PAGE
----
The “race films” of the twenties and thirties prefigure the blaxploitation craze of the seventies in many ways, except they’re more likely to actually be made by black filmmakers. And they have their supernatural side too — for instance, Spencer Williams’ religious allegory GO DOWN, DEATH! interpolated stock footage of hell from Francesco Bertolini’s silent Italian production of DANTE’S INFERNO in order to illustrate the afterlife. OUANGA (aka THE LOVE WANGA, 1936) has full-on voodoo curses and reanimated zombies.
And then there’s SON OF INGAGI.
“Well, his neck was broke, two ribs caved in, his back twisted… I was thinking’ that maybe he committed suicide until I found out both arms was busted, and then I couldn’t figure it out.” Actual Comedy Dialogue from film.
INGAGI was a fake African documentary that cause outrage circa 1930 — it’s now apparently lost. SON OF INGAGI has nothing to do with the earlier film, but does concern an old woman returned from the Dark Continent with a sack of gold and an ape-man, whom she keeps behind a hidden panel in the basement, summoning him forth by Chinese gong as required. The lady is at work on some wonder drug for the benefit or mankind, which is off, since she hates mankind. Unfortunately the ape-man drinks her newly-perfected serum and rather than being noticeably improved by it, he just gets dyspeptic and furious, murdering his mistress in a fit of indigestion.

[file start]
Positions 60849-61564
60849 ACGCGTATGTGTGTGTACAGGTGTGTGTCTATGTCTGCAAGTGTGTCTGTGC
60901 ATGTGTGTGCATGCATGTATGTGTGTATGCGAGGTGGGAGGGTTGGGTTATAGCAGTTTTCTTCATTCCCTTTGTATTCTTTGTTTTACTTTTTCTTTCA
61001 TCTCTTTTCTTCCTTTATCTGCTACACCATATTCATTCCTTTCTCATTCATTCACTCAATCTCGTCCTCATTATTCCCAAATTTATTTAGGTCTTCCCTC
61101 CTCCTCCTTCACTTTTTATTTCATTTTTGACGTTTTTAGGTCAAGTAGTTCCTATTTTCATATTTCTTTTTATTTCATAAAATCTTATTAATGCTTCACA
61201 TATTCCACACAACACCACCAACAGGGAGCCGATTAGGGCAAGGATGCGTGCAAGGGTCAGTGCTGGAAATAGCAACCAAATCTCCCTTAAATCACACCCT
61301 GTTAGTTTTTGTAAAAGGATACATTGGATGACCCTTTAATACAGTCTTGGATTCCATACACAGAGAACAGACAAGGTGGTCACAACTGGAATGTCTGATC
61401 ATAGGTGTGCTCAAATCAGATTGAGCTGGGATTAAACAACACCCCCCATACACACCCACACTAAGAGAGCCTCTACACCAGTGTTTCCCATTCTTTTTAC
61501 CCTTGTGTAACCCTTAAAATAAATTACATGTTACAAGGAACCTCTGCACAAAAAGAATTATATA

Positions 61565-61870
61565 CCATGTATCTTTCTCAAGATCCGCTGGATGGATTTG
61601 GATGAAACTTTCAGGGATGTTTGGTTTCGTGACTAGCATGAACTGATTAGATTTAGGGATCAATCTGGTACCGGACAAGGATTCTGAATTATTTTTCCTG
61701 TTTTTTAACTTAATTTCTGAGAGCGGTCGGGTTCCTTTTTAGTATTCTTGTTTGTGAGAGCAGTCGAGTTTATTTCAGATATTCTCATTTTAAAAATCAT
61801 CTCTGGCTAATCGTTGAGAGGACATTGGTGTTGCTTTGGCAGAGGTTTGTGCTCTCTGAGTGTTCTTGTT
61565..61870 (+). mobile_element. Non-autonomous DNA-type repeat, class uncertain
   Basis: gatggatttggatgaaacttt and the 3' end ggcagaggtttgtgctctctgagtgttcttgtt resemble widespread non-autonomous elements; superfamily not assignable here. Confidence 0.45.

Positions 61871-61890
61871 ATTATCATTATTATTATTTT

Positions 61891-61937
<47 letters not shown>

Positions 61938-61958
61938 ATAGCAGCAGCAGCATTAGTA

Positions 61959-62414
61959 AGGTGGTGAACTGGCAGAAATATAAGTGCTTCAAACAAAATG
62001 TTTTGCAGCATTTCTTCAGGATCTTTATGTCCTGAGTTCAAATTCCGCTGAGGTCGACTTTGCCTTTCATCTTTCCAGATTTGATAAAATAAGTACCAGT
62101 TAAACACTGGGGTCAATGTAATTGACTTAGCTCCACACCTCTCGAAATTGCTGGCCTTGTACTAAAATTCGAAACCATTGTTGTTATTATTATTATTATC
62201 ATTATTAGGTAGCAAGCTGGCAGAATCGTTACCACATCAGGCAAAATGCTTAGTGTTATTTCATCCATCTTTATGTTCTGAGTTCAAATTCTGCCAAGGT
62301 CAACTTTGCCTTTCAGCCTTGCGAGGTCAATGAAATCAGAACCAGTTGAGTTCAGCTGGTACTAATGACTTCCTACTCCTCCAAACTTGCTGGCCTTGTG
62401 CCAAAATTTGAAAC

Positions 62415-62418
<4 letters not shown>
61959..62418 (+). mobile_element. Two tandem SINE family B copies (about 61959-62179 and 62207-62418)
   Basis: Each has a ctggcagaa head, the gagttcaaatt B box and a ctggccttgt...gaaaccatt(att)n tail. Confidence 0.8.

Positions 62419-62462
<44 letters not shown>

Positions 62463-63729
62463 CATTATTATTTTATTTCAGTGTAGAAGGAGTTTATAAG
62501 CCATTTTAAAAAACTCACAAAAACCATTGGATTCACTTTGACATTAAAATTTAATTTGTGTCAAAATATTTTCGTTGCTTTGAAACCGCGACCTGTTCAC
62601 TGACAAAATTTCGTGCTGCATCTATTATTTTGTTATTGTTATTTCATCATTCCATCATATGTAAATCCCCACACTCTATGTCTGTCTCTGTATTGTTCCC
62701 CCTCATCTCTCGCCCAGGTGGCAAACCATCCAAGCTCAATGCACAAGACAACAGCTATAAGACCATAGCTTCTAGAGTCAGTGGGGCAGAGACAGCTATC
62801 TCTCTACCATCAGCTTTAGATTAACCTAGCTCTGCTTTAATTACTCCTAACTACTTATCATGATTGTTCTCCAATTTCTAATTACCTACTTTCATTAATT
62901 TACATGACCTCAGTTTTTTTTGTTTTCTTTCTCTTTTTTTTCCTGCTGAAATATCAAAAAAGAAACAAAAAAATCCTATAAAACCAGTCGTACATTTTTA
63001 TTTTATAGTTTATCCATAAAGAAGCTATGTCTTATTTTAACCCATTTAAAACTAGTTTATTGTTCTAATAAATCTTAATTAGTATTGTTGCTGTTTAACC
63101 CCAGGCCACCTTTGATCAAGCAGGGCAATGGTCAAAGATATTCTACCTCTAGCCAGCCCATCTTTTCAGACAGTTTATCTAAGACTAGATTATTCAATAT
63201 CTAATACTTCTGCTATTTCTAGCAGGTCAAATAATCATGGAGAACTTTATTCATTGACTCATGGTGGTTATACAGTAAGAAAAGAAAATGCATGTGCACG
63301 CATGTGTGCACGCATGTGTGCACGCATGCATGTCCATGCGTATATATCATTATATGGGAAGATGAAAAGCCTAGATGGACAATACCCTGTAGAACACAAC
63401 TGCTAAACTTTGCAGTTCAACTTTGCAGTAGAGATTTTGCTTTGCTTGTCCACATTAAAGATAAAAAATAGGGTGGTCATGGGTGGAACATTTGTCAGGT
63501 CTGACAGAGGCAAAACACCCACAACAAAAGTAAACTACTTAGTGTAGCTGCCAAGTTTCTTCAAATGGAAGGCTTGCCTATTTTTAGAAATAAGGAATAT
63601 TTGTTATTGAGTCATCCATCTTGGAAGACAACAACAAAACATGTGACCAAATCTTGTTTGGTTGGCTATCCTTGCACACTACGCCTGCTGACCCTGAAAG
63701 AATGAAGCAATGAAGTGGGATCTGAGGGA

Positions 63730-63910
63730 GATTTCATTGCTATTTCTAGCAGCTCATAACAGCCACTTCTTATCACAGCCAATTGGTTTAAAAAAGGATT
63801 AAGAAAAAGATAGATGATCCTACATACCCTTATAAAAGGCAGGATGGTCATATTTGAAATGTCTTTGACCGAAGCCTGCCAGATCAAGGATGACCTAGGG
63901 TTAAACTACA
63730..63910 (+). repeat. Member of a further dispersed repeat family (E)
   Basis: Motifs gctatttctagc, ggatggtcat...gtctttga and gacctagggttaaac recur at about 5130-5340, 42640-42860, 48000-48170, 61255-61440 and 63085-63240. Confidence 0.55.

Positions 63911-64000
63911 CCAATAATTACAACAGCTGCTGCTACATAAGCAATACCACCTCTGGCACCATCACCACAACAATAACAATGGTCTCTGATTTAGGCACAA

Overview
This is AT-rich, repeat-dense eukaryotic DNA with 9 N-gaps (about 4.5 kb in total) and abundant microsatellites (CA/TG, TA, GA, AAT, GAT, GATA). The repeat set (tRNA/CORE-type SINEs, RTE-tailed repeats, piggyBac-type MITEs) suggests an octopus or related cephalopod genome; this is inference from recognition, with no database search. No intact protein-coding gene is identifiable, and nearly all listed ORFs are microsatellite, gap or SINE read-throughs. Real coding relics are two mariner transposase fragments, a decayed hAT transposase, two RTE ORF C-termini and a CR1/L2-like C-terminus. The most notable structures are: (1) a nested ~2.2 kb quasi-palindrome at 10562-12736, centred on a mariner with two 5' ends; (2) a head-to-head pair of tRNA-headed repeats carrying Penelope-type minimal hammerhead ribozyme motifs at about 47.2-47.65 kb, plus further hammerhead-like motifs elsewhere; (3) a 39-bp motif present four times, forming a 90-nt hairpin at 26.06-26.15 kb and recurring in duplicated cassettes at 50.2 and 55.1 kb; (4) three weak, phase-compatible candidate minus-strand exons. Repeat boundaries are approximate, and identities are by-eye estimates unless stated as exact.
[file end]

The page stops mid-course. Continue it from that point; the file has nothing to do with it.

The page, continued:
Then a nice couple move in, and find their lives tormented by the strange secret occupant of the house, who emerges from his cellar every night to murder people or steal sandwiches.
SON OF INGAGI is not a good film… its attitude to Africa seems no more enlightened than pulp fiction in white cinema, despite being scripted by the aforementioned Spencer Williams, who had a long career in “race films” as well as playing one half of Amos ‘n Andy on TV — asides from Oscar Micheaux, he’s probably the genre’s most significant filmmaker. But the movie is not really worse than PRC nonsense like VOODOO MAN — the performances are variable, but we get a musical number as a bonus, some knowing comedy, and N’Gina the ape man has a terrifically funny make-up, a sort of giant full-face beard cut into a ski mask.
On the plus side, this allows the actor to “emote” freely. On the minus side, well, I hardly know where to begin. But most movie ape man designs feel the need to completely conceal the actor’s true face to make him look simian. Somebody evidently decided that poor Zack Williams could more or less pass the way he was.
Director Richard Kahn had directed several “race westerns” like HARLEM RIDES THE RANGE and THE BRONZE BUCKAROO. He also helmed something called THE THIRD SEX, apparently an adaptation of notorious lesbian classic The Well of Loneliness — now presumed lost.